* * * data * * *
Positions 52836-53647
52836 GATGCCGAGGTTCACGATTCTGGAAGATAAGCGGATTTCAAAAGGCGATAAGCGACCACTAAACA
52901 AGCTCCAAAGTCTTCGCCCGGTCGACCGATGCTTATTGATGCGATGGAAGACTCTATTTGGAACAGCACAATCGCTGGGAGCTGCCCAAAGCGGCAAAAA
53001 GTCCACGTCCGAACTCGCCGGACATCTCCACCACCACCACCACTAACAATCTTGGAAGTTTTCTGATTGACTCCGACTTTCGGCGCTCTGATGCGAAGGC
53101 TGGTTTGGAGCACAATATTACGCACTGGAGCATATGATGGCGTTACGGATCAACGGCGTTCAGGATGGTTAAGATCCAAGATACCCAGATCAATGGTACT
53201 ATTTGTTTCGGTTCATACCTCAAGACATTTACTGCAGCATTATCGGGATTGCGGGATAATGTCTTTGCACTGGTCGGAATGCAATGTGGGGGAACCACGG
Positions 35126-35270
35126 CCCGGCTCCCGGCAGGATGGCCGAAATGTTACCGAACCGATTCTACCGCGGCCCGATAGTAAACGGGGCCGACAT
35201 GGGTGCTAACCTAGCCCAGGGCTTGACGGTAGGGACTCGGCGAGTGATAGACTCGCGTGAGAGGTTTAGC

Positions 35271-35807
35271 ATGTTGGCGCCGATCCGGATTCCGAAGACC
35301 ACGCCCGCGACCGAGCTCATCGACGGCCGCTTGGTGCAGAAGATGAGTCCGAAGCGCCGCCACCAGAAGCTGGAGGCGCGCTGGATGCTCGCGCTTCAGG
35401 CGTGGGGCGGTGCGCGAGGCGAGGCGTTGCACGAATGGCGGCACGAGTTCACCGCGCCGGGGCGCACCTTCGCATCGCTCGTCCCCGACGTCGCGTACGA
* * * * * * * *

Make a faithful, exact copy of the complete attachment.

Positions 52836-53647
52836 GATGCCGAGGTTCACGATTCTGGAAGATAAGCGGATTTCAAAAGGCGATAAGCGACCACTAAACA
52901 AGCTCCAAAGTCTTCGCCCGGTCGACCGATGCTTATTGATGCGATGGAAGACTCTATTTGGAACAGCACAATCGCTGGGAGCTGCCCAAAGCGGCAAAAA
53001 GTCCACGTCCGAACTCGCCGGACATCTCCACCACCACCACCACTAACAATCTTGGAAGTTTTCTGATTGACTCCGACTTTCGGCGCTCTGATGCGAAGGC
53101 TGGTTTGGAGCACAATATTACGCACTGGAGCATATGATGGCGTTACGGATCAACGGCGTTCAGGATGGTTAAGATCCAAGATACCCAGATCAATGGTACT
53201 ATTTGTTTCGGTTCATACCTCAAGACATTTACTGCAGCATTATCGGGATTGCGGGATAATGTCTTTGCACTGGTCGGAATGCAATGTGGGGGAACCACGG
Positions 35126-35270
35126 CCCGGCTCCCGGCAGGATGGCCGAAATGTTACCGAACCGATTCTACCGCGGCCCGATAGTAAACGGGGCCGACAT
35201 GGGTGCTAACCTAGCCCAGGGCTTGACGGTAGGGACTCGGCGAGTGATAGACTCGCGTGAGAGGTTTAGC

Positions 35271-35807
35271 ATGTTGGCGCCGATCCGGATTCCGAAGACC
35301 ACGCCCGCGACCGAGCTCATCGACGGCCGCTTGGTGCAGAAGATGAGTCCGAAGCGCCGCCACCAGAAGCTGGAGGCGCGCTGGATGCTCGCGCTTCAGG
35401 CGTGGGGCGGTGCGCGAGGCGAGGCGTTGCACGAATGGCGGCACGAGTTCACCGCGCCGGGGCGCACCTTCGCATCGCTCGTCCCCGACGTCGCGTACGA